Subscribe for 99¢

Jane Ellen Ibur has taught not only young would-be poets, but also killers, both legal and not.

For decades, she went into the St. Louis County jail, where she met prisoners who later had no possibility of parole. More recently, she’s coached veterans with depression and post-traumatic stress disorder, one a former sniper.

“Even when the subject of the poetry is horrifying, we have a good time,” she says. “It’s been fabulous.

“My work has always been about taking poetry to people who weren’t expecting poetry to come to them.”

She does that with a combination of humor and seriousness, qualities of her own writing. Now, as St. Louis’ official poet laureate, Ibur’s audience is the whole metro area. But there are probably few constituents who haven’t already been in her wheelhouse.

On Friday, the 68-year-old St. Louisan became the city’s third poet laureate, whose role for the next two years is to promote literacy and the joy of poetry. Officially inducted by aldermanic President Lewis Reed at City Hall, Ibur told a crowd of former students, friends and poets that her job will be to “bring in new voices,” people never “expecting poetry to change their lives.”

Ibur thanked her supporters, read poems by others and herself, drawing hearty laughter for “Mrs. Noah — Two Weeks Out.”

Cheryl Walker, who led the task force that recommended Ibur for the post, spoke of Ibur’s “openness and willingness to help people.”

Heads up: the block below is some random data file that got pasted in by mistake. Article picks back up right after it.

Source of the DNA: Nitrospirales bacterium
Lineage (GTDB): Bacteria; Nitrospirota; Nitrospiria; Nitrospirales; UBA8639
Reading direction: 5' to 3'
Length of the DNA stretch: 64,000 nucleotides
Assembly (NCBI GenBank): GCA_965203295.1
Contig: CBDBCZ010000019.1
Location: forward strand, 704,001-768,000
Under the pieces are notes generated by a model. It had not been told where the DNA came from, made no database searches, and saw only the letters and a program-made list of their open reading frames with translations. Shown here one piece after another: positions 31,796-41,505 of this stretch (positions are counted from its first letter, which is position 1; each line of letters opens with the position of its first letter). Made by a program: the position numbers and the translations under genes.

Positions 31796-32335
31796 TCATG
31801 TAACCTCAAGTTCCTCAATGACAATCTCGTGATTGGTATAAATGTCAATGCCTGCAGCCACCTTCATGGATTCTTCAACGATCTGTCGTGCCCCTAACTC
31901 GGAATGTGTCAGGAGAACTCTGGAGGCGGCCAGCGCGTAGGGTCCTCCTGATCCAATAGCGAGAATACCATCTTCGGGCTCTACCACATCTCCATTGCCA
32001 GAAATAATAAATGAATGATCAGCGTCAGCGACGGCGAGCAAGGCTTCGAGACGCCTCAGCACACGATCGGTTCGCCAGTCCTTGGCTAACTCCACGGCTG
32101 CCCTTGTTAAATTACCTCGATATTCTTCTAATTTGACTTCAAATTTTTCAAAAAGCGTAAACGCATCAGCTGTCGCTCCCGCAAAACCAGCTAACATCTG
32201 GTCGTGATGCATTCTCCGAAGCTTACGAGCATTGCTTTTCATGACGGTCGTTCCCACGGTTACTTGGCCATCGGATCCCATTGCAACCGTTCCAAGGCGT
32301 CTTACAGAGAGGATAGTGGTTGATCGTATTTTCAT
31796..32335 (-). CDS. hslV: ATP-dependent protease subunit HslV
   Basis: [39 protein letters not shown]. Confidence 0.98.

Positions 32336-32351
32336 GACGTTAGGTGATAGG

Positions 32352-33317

Earlier in the week, Walker called Ibur a “thoughtful, energetic and prolific writer.”

Walker, a lawyer and poet herself, said: “We can’t wait to see what she does with her term. The St. Louis region will benefit greatly from the passion and creativity she will bring to the role.”

Their pick follows Shirley LeFlore, who was the city’s second poet laureate (and the subject of Ibur’s tribute “Mama Shirley.” The first city laureate, Michael Castro, was appointed in December 2014. He died last year. The appointment receives no stipend from the city.

On Tuesday, Ibur talked about her career writing and teaching poetry. “This was my gift, and I’m devoting myself to it,” she said, sitting in her dining room.

She and her spouse, Sondra Seiler, have lived in an elegant old home in Tower Grove East for decades. Together for 44 years, they married in Maui five years ago while on one of their many snorkeling trips. Hundreds of shells and pieces of sea-related décor fill their back porch, one of her visual “installations,” Ibur says. There’s also a “spaceship” in the basement and a cowboy room on the third floor. She loved TV’s horse-and-boy show “Fury,” even though she was annoyed that women were virtually absent from exciting Westerns.

“It’s better to be a child as an adult,” she says.

Ibur goes by “Janie,” mostly because she’s known a couple of unpleasant Janes. (This writer didn’t take it personally.)

Growing up in Frontenac, Ibur was the second of six children and the first daughter for Leslie and Betty Ibur. At Ladue High School, Jane Ellen didn’t have an easy go of it, she says, even though she had many friends and was active in drama.

“I didn’t know I was gay then,” she says. But that was less an issue than depression and some chronic pain, which would turn out to be ulcerative colitis. She was given paregoric, a tincture of opium available over the counter.

She has said her family’s housekeeper, Mary R. Woodard, was a source of comfort. Later, Ibur would care for Woodard during the last years of her life and write about her in poems collected in the book “Both Wings Flappin’, Still Not Flyin’,” published in 2014 by PenUltimate Press.